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In non-emergency situations you should call  0845  456 4567

Don't dial 999 unless it's a real Emergency


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Norfolk Constabulary has introduced a new telephone number for people who want to talk to the police about non-urgent issues.  Instead of ringing the current switchboard number of 0845 456 4567, people should dial 101.  It’s introduction in Norfolk is part of a nationwide initiative which will see all forces adopting the number by the end of the year.  It is designed to offer one easy way to contact your local police force to report non-emergency crimes, disorder or anti-social behaviour or to speak to your local police officers.

The new number should be used to report issues which don’t require an emergency response, for example, people should ring 101 if their vehicle has been stolen; their property has been damaged; they suspect drug use or dealing; if they want to give the police information about crime in their area; or if they would like to speak to a local police officer.   

101 will be available 24 hours a day, seven days a week.

The new 101 service is not for emergencies. In an emergency, people should always ring 999 for immediate police assistance. 



·        Always lock doors and close windows when you go out, even if you’ll only be out for a short-time.

·        Move valuable items in your garden, farm or shed to a secure location where possible.

·        Mark your belongings with a property marking product.

·        Report suspicious vehicles or persons acting suspiciously to the police


Crime Map

If you go to www.norfolk.police.uk and click on Local Crime Mapping, you will be able to see crime statistics for various parts of Norfolk. If you keep clicking on the + sign you can focus down further on the map to street level. You will see that crime in the Litcham Area has decreased by 58% since this time last year!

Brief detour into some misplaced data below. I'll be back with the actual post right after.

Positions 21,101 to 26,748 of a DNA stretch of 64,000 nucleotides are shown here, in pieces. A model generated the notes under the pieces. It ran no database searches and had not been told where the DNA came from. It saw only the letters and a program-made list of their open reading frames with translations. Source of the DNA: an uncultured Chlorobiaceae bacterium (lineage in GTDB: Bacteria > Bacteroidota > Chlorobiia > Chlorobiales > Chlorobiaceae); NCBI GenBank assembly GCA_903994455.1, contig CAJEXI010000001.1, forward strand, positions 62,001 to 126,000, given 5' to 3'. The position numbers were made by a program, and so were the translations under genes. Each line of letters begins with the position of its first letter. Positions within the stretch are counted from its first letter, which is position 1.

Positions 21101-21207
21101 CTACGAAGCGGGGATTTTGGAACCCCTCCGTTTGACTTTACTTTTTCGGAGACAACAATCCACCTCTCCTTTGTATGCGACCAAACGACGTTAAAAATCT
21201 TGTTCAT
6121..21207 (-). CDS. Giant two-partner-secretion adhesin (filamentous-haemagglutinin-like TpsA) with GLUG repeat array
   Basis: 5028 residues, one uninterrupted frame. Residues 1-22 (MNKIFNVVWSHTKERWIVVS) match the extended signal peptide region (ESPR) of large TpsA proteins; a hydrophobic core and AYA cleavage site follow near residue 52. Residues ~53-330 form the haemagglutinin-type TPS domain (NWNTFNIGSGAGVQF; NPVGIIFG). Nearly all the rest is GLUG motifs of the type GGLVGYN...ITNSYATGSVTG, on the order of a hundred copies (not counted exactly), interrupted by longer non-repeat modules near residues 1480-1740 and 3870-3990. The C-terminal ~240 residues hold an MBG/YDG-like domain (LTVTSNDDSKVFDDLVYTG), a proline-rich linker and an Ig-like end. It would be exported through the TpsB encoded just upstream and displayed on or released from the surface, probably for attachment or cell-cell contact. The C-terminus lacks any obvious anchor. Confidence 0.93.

Norfolk – safest county in England and getting safer

Norfolk is officially the safest county in England according to Home Office figures released today (Thursday 19 January) and they show the county is becoming safer.

Deputy Chief Constable Simon Bailey said the crime performance figures were very good news that was reassuring for everyone.  He explained that following a short period where Devon and Cornwall equalled Norfolk’s low crime rate, Norfolk had once again come out on top with a crime rate of 50 crimes per 1,000 population.

“The Force continues to do well and, whilst we will never be complacent, we are delighted that hard work and effective partnership working with local authorities and the public is paying off.

“The national average crime rate is 66 crimes per 1,000 population – we have a significantly lower rate (50 per 1,000).  We aim to maintain this and to continue to impact on the crimes that cause most distress and harm to people,” he continued.

DCC Bailey was particularly pleased with the news that Norfolk officers are detecting more crimes than ever – Norfolk has the sixth highest detection rate in the country.

Crime has decreased by 1% and for serious acquisitive crime, Norfolk has the second fewest crimes, with just six crimes per 1,000 population.

“We should bear in mind that Norfolk has been a low crime county for a number of years now.  This means it is even harder for us to continue to reduce crime but that is what we are demonstrating today.

“For the majority of crime categories, Norfolk has seen reductions.  Where there have been increases, we have looked at why this may be the case and the analysis proves helpful in understanding the bigger picture.

“There are some categories of crime that people are reluctant to report. These are often related to domestic violence and we are actively working to encourage people to report these crimes so we can better understand them and, ultimately, take measures to break the cycle.

“Equally, there are some crimes which are only reported as a result of positive action taken by Police.  These crimes are often the result of searches carried out by officers and include possession of drugs or weapons with intent to do harm.

“Crime is more complex than may first appear and therefore, like all statistics, we do need to fully understand what the numbers actually mean.  We take pride in doing that because that is what helps us to best keep Norfolk’s people safe.”

Note: A series of dwelling burglaries in King’s Lynn and West Norfolk account for 78 of the 117 crimes with the offenders having been caught and brought to justice.


Homewatch Messages Archive - 2005-2009